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Google Inviting 2-Step Verification SMS Users to Google Prompt

Google this week will start inviting 2-Step Verification (2-SV) SMS users to try Google Prompt, its year-old method of approving sign-in requests on smartphones.

Google this week will start inviting 2-Step Verification (2-SV) SMS users to try Google Prompt, its year-old method of approving sign-in requests on smartphones.

Launched in June 2016, Google prompt allows users to approve sign-in requests via 2-SV by simply tapping “Yes” on a prompt. Available for both Android and iOS users, Google prompt received an improvement in February 2017, when Google added real-time security information about the login attempt, such as when and where it was made.

Google Prompt offers 2-SV over an encrypted connection and provides users with additional security features as well, including the option to block unauthorized access to their account.

While 2-SV users can also login by tapping a Security Key or by entering a verification code sent to their phone, in addition to using prompts, Google is now inviting those who receive a SMS on their phones to try Google prompts when they sign in.

“The invitation will give users a way to preview the new Google Prompts sign in flow instead of SMS, and, afterward, choose whether to keep it enabled or opt-out,” the Internet giant explains in a blog post.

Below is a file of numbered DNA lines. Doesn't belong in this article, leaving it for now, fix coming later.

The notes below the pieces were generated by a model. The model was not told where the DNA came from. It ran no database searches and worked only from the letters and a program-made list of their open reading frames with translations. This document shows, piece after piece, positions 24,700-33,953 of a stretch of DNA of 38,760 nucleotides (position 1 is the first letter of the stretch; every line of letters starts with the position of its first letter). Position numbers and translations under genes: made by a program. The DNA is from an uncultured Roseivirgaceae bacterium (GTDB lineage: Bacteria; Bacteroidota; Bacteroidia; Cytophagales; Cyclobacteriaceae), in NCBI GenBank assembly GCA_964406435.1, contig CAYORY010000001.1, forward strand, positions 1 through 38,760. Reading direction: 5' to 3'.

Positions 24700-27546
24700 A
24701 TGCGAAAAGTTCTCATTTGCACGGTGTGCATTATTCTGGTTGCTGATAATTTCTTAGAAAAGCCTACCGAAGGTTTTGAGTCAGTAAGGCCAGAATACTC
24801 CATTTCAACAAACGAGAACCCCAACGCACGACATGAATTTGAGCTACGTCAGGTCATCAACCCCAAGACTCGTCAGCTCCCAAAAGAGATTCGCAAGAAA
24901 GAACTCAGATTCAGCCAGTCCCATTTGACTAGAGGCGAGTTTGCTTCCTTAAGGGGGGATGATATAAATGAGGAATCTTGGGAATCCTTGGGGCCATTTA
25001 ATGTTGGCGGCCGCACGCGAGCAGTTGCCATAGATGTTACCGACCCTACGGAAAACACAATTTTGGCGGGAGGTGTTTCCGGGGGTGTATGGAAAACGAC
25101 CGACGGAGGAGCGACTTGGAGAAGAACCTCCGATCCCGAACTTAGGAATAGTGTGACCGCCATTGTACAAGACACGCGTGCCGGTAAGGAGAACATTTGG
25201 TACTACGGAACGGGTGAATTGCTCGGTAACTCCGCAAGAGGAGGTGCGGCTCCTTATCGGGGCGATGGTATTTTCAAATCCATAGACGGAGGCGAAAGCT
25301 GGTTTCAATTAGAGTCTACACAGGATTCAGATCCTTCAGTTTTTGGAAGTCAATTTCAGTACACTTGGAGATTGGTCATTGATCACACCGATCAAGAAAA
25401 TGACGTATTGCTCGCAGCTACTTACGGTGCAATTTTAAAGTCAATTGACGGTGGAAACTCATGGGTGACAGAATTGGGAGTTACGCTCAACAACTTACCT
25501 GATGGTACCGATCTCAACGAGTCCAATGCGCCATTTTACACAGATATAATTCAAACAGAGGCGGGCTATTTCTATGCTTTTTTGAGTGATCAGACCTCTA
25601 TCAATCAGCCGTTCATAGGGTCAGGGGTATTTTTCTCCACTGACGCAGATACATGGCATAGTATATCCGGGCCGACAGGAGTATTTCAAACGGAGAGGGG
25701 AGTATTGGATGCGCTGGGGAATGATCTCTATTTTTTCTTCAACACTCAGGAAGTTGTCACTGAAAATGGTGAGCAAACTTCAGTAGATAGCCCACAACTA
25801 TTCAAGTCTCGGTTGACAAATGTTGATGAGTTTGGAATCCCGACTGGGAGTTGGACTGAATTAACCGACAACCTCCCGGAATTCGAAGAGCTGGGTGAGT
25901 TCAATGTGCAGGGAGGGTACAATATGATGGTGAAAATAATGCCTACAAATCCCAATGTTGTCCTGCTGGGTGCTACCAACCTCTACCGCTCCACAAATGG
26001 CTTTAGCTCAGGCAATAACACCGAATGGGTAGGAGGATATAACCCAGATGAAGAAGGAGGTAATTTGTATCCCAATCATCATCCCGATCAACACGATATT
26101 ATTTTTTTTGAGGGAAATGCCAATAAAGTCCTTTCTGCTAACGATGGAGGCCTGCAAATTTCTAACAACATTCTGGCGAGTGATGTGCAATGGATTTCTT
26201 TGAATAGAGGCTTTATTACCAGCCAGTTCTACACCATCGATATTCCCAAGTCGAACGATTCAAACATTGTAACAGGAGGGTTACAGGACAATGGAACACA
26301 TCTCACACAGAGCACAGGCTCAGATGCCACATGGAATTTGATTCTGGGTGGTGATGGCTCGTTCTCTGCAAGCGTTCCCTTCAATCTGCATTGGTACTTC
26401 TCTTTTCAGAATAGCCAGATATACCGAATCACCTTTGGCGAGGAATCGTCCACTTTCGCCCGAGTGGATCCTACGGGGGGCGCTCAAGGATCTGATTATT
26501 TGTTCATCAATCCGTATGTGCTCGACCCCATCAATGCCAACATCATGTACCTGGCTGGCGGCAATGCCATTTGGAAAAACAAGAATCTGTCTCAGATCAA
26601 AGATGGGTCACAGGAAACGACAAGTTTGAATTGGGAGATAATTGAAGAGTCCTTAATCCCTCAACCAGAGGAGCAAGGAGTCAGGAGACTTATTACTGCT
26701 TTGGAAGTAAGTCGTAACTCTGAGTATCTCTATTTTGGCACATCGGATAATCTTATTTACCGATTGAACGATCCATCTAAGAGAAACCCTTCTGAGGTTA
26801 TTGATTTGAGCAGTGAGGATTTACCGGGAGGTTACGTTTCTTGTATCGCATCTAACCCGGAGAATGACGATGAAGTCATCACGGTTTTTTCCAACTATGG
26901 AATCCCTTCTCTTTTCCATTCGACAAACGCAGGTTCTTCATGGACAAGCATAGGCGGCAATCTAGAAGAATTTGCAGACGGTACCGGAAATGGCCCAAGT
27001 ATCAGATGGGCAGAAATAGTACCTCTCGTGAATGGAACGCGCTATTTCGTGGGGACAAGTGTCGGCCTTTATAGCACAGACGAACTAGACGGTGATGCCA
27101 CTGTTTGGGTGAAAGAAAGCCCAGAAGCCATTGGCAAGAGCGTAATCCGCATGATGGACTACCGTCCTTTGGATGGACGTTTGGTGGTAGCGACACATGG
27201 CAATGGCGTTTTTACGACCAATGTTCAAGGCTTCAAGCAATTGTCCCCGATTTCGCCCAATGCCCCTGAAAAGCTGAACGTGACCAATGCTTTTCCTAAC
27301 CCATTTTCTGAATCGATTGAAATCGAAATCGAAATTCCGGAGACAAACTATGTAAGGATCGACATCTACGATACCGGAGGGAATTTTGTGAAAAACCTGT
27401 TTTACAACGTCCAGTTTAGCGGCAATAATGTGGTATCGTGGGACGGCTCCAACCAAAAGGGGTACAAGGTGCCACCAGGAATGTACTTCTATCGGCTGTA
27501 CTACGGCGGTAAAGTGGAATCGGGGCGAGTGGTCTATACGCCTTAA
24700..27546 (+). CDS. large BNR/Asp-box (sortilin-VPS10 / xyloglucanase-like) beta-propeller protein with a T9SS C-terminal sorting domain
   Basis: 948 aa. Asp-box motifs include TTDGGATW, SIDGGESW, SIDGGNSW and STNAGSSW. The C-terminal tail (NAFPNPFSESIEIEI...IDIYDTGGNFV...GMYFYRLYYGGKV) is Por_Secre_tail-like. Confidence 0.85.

In July last year, the National Institute of Standards and Technology (NIST) started deprecating SMS 2-step verification, just months after security researchers published a paper revealing that vulnerabilities in the mechanism expose it to simple bypass attacks.

“Overall, this is being done because SMS text message verifications and one-time codes are more susceptible to phishing attempts by attackers. By relying on account authentication instead of SMS, administrators can be sure that their mobile policies will be enforced on the device and authentication is happening through an encrypted connection,” Google notes.

According to the company, only 2-SV SMS users will receive the notification to test Google prompts, meaning that those using Security Key aren’t affected. The use of Google prompt requires a data connection. On iOS devices, it also requires the Google Search app to be installed. Enterprise edition domains can enforce security keys for more advanced security requirements.

“While users may opt out of using phone prompts when shown the promotion, users will receive follow-up notifications to switch after 6 months,” the company concludes.

Related: NIST Denounces SMS 2FA – What are the Alternatives?

Related: Just Tap “Yes” to Log In: Google Updates 2-Step Verification

Related: Two-Factor Authentication Bypassed in Simple Attacks

Written By

Ionut Arghire is an international correspondent for SecurityWeek.

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